as an increase of their happiness, they would finally exhaust what
little he had. Nor was Maria any the less aware of the gluttony of
her sons. By degrees their love for their sons ripened into hatred,
and at last Tetong resolved to do away with his children.

One night, while he and his wife were sitting before their dim light
and their three sons were asleep, Tetong said to his wife, "Do you
not think it would be better to get rid of our sons? As you see, we
are daily becoming poorer and poorer because of them. I have decided
to cast them away into some distant wild forest, where they may feed
themselves on fruits or roots."

On hearing these words of her husband, Maria turned pale: her blood ran
cold in her veins. But what could she do? She felt the same distress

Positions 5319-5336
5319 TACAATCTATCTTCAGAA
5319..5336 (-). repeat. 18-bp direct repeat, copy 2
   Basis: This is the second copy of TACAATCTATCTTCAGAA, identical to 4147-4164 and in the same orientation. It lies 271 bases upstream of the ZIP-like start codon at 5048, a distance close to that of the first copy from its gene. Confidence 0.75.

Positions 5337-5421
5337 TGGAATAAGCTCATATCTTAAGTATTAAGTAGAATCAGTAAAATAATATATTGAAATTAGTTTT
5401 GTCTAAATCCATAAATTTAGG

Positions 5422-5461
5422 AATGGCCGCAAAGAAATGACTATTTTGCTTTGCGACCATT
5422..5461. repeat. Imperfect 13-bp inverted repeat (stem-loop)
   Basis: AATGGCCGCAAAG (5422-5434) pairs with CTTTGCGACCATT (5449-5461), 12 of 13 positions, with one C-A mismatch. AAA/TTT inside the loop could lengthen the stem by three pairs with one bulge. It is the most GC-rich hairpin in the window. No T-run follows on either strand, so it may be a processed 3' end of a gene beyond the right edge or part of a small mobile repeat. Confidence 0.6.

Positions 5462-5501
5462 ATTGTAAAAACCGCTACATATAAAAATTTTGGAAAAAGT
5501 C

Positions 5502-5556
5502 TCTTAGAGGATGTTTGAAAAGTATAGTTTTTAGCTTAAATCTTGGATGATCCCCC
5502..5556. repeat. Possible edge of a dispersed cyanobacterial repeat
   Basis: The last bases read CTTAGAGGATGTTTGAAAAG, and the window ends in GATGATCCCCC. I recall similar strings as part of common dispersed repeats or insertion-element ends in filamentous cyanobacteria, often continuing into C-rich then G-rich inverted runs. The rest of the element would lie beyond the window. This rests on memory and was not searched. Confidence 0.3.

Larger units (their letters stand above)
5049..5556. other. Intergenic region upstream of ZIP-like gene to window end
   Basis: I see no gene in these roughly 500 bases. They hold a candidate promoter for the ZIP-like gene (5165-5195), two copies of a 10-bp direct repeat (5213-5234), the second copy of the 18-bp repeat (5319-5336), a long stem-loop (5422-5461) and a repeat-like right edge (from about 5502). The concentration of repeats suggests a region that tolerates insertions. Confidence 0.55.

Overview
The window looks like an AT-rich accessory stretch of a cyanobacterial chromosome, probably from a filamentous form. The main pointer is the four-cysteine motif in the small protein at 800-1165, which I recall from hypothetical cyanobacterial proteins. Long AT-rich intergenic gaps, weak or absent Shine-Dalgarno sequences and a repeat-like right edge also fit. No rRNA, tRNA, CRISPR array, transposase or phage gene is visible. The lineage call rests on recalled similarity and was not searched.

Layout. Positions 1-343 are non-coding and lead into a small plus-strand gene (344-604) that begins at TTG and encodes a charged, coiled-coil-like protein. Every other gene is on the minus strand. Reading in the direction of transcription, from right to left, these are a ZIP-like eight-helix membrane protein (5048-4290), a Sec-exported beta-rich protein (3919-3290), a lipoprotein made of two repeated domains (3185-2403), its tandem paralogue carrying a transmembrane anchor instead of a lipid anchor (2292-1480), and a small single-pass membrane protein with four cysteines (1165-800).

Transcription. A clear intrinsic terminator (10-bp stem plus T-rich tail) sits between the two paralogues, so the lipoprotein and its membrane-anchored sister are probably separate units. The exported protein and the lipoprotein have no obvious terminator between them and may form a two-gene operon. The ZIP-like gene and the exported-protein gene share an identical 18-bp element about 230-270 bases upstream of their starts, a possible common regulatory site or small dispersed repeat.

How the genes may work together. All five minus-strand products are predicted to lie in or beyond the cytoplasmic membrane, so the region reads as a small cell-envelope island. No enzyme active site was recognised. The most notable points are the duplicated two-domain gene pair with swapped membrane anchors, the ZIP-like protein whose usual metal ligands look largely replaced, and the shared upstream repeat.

as her husband. After a few moments of silence, she replied in a
faltering voice, "My husband, you may do as you wish." Accordingly
Tetong made ready the necessary provisions for the journey, which
consisted of a sack of rice and some preserved fish.

The next morning, on the pretext of planting camotes [60] and corn
on the hill some thirty miles away from the village, he ordered his
sons to accompany him. When they came to a forest, their father led
them through a circuitous path, and at last took them to the hill. As
soon as they arrived there, each set to work: one cut down trees,
another built a shed, and the others cleared a piece of land in which
to plant the camotes and corn.

After two weeks their provisions were almost used up. Tetong then
called his sons together, and said to them, "My sons, we have very
little to eat now. I am going to leave you for some days: I am going